Wall Street Pulling Out All the Stops to Maintain Veil of Secrecy

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“We’re hearing that the industry is fighting even the most common sense transparency measures of the bill; it seems like they’ll do anything to continue to operate free of reasonable oversight and public scrutiny. The public has a strong interest in knowing what Wall Street is doing, and more data and transparency would have given earlier warning signals of the crisis,” said John Taylor, president & CEO of NCRC. “If anything, this bill needs to get much stronger. The pressure to slow, stop or weaken this bill is more than shameless self interest on the part of Wall Street, it’s a threat to the stability of our economy and the wellbeing of millions of Americans. The 8.2 million Americans who lost a job and the millions more who lost their home because of the greed and malfeasance of Wall Street, are counting on Congress to get this done,"

NCRC will be tracking problematic amendments to the financial reform bill as they are discussed. Here are four critical areas of the bill that must be strengthened for the bill to provide adequate protection for consumers:

What the industry wants: Weakening the Consumer Financial Protection Bureau by turning it into a council, further beholden to existing regulators. This would minimize the consumer protections in the bill.

What’s good for consumers: Making the Consumer Financial Protection Agency independent of the Federal Reserve and removing the veto of the Financial Stability Oversight Council. An amendment by Senator Jack Reed would restore Senator Dodd’s original proposal for an independent agency, without allowing bank regulators to limit the ability of the agency to protect consumers.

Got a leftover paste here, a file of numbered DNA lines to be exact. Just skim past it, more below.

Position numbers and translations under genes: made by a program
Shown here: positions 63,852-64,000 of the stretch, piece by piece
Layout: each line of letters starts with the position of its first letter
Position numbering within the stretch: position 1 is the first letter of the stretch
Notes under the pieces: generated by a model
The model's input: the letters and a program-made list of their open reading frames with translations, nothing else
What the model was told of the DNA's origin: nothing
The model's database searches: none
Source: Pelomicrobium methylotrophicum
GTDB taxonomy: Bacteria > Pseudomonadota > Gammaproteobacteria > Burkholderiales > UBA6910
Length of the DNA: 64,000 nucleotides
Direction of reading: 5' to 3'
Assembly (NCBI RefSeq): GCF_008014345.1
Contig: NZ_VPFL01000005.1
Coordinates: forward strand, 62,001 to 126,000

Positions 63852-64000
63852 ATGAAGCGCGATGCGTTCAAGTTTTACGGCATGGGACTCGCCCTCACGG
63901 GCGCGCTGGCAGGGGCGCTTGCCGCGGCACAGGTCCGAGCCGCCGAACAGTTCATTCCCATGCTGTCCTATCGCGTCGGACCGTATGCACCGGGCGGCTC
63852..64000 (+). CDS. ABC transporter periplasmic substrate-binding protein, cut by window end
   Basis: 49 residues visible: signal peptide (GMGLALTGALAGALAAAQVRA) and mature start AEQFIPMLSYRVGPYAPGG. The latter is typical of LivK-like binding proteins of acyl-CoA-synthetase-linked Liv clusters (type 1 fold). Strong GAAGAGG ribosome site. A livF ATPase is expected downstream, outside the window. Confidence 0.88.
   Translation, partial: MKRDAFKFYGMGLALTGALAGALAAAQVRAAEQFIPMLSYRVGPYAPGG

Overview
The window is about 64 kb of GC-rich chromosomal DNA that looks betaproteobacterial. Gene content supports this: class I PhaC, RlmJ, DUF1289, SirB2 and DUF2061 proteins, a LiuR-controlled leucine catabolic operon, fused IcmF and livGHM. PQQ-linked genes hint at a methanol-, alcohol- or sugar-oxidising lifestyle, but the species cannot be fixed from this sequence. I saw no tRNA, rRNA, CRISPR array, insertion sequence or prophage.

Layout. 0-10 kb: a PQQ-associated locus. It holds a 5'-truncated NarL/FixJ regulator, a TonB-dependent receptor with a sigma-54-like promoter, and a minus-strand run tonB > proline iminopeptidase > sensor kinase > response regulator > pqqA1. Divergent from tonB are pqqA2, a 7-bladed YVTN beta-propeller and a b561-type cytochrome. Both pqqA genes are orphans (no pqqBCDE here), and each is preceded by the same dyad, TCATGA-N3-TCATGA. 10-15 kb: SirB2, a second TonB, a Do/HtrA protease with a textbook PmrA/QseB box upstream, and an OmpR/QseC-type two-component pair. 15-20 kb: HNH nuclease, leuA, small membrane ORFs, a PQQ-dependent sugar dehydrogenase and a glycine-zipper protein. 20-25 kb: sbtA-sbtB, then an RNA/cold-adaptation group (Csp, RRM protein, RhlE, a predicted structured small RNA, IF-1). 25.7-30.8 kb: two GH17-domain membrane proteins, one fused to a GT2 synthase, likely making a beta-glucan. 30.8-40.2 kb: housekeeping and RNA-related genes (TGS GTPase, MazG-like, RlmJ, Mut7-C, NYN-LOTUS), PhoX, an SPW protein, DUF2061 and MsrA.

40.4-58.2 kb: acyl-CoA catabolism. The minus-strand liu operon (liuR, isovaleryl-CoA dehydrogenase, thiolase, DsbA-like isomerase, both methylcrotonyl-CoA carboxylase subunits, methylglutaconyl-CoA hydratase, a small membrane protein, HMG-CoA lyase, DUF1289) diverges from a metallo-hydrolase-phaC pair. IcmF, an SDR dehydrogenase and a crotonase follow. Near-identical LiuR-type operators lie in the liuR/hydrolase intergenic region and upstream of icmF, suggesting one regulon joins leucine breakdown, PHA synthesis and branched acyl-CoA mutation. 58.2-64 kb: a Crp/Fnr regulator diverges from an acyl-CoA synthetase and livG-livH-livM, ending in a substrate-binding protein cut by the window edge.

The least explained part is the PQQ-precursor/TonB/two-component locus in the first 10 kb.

What the industry wants: Weakening or eliminating requirements in the bill that collect additional data and information about the lending practices of banks, payday lenders and others, as proposed in amendments by Senator Vitter and Senator Snowe.

What is good for consumers: Collecting the new data, as proposed in the bill, would promote transparency and accountability. Congress missed an opportunity to improve enforcement of the Community Reinvestment Act (CRA) by moving authority to the Consumer Financial Protection Bureau, when they departed from President Obama’s proposal and from Senator Dodd’s original bill. Senator Jack Reed’s amendment would restore elements of Senator Dodd’s original proposal, and could move enforcement of CRA back to the Consumer Financial Protection Agency.

What the industry wants: Preempting state consumer protection laws. Removing ability of state Attorneys General to enforce federal law.

What is good for consumers: Preserving and expanding the ability of states to protect their citizens, by putting more local cops on the beat. States should have the ability to react swiftly to emerging reckless and abusive lending practices.

What the industry wants: Limiting new rules governing reckless and abusive lending practices. Carve outs for special interests, such as auto dealers and payday lenders.

What is good for consumers: Strong rule writing authority for a consumer protection regulator, no carve outs, and expanded protections against predatory lending practices. Some abusive lending practices are well documented and do not need to be studied, or left to a future date to develop rules against them. The Senate should follow the House and pass comprehensive anti-predatory lending legislation as part of financial reform.

The National Community Reinvestment Coalition (NCRC) is an association of more than 600 community-based organizations that promote access to basic banking services, including credit and savings, to create and sustain affordable housing, job development and vibrant communities for America’s working families. NCRC’s reports, analysis and press releases can be found at the web at www.ncrc.org



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